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Saturday, January 18, 2014

National Volleyball Player Chris Voth Is Out and Proud (And Hopes To Inspire Other Gay Athletes To Be Themselves)

Openly gay national volleyball player, Chris Voth
Photo by Joe Bryska Winnipeg Free Press
[Winnipeg, Manitoba] Chris Voth had it all. Except the truth. It was hovering there. Sometimes Voth felt it, but mostly he focused on just trying to fit in. Do what other boys did. Think like other boys did. Act like other boys did. The truth is, he was always like other boys. Just not the ones he first thought. "It was tough," Chris says. "I've kind of been living that life for about five years. It was pretty much sport that kept me going, teammates and friends I had through sport. The first person I told was a teammate in second-year university and I got to the point where most of my close friends knew but no family members. You imagine the worst so it took a while before I was ready to jump off the cliff and take the plunge with family." Last fall, Chris came out to his family in a letter to his parents. Then he was gone for four months of training in Gatineau. When he came home to spend Christmas with his parents, there were talks and tears. The first time Chris ventured into the LGBT community, it was through sport. He attended the Goldenboy Volleyball League's drop-in night at Gordon Bell High School with a friend. It is part of Out There Sports in Winnipeg -- an LGBT organization founded in 2002 that runs competitive and recreational sports leagues and other activities. He dressed casual so he could blend in."The first thing that happened was a couple of people came over and said, 'Hi' and then, 'Hey, aren't you Chris Voth?' he says, laughing. "Most of them just thought I was there supporting my friend, which I was, but I was there for me, too." While Chris was later comfortable enough to reveal he is gay, Out There Sports volunteer Thomas Novak says a comfortable atmosphere is what it is all about. "The main social opportunity, before this, for LGBT people, was the bar. So this is a viable alternative to the bar but also a chance to get together in a safe atmosphere and have fun," says Novak, who has been involved since 2003. "Every one of our groups is open to non-LGBT people as long as they are comfortable with us. But no one asks." It motivated Chris to run his own beach volleyball tournament called Pride Without Prejudice for the past two summers, with all proceeds going to Pride Winnipeg.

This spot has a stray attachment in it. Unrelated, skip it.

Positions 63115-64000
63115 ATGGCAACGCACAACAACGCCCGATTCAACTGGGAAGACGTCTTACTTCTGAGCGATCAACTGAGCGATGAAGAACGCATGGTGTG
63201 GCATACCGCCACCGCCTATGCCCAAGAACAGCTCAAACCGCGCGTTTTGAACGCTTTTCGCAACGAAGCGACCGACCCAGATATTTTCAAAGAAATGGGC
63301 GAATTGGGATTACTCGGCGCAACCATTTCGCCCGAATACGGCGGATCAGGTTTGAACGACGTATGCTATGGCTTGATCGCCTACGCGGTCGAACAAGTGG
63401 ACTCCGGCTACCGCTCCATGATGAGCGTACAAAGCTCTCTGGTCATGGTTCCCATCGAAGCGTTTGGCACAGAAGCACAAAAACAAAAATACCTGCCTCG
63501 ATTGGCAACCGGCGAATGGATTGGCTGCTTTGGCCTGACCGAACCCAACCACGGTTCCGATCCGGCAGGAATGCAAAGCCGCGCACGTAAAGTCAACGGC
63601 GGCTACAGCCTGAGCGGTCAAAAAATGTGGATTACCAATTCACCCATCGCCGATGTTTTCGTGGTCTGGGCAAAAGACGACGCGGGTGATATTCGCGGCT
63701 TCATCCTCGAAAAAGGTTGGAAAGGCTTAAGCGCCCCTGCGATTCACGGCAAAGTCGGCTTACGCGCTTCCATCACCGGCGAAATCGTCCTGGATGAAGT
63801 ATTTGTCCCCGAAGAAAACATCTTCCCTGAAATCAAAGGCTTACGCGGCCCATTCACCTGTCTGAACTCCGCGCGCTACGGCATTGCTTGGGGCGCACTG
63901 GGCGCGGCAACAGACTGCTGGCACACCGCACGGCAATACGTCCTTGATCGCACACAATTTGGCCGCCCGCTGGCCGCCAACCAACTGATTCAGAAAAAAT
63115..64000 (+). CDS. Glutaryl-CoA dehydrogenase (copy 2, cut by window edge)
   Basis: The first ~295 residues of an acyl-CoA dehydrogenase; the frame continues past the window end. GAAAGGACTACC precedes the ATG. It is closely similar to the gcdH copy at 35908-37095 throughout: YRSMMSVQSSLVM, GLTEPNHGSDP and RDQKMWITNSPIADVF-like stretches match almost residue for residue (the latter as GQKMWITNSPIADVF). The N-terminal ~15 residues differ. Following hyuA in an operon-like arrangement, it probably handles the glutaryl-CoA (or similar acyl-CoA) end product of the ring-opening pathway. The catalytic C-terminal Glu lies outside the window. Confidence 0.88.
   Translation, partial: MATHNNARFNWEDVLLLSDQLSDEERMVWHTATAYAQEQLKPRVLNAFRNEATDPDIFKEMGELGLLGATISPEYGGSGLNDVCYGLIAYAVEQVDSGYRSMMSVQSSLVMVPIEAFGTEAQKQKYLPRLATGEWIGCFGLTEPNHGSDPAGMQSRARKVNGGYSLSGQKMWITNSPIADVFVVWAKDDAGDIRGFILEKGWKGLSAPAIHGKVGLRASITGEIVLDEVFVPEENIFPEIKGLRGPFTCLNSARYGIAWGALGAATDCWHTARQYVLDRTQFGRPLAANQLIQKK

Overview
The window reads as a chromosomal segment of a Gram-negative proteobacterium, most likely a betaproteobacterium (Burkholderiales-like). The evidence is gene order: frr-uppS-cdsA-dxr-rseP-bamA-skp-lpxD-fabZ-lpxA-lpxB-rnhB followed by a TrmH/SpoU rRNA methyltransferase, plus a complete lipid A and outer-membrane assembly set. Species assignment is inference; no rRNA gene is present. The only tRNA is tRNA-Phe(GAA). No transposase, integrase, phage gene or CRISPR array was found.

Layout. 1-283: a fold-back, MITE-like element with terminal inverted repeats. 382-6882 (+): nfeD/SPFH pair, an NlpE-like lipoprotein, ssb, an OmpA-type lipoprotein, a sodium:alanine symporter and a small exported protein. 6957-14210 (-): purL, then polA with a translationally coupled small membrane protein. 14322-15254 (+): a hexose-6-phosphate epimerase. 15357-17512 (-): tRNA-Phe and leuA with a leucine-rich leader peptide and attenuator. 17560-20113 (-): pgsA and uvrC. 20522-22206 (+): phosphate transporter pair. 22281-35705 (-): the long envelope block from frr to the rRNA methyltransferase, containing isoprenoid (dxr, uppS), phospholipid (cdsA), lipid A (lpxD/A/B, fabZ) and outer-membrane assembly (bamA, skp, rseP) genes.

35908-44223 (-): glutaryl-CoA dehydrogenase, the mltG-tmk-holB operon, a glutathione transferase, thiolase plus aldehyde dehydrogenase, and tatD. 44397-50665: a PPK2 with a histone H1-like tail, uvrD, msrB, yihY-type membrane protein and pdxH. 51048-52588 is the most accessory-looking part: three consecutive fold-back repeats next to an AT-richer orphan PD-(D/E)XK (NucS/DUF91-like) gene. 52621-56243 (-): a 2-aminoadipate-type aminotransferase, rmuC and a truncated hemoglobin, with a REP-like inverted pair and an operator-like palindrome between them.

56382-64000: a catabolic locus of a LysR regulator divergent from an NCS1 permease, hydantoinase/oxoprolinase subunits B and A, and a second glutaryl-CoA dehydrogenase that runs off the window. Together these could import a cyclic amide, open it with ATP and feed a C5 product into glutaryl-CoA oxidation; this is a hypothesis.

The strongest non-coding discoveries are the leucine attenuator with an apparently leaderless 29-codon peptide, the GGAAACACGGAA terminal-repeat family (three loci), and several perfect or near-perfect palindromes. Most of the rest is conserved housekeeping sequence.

Read more at Winnipeg Free Press

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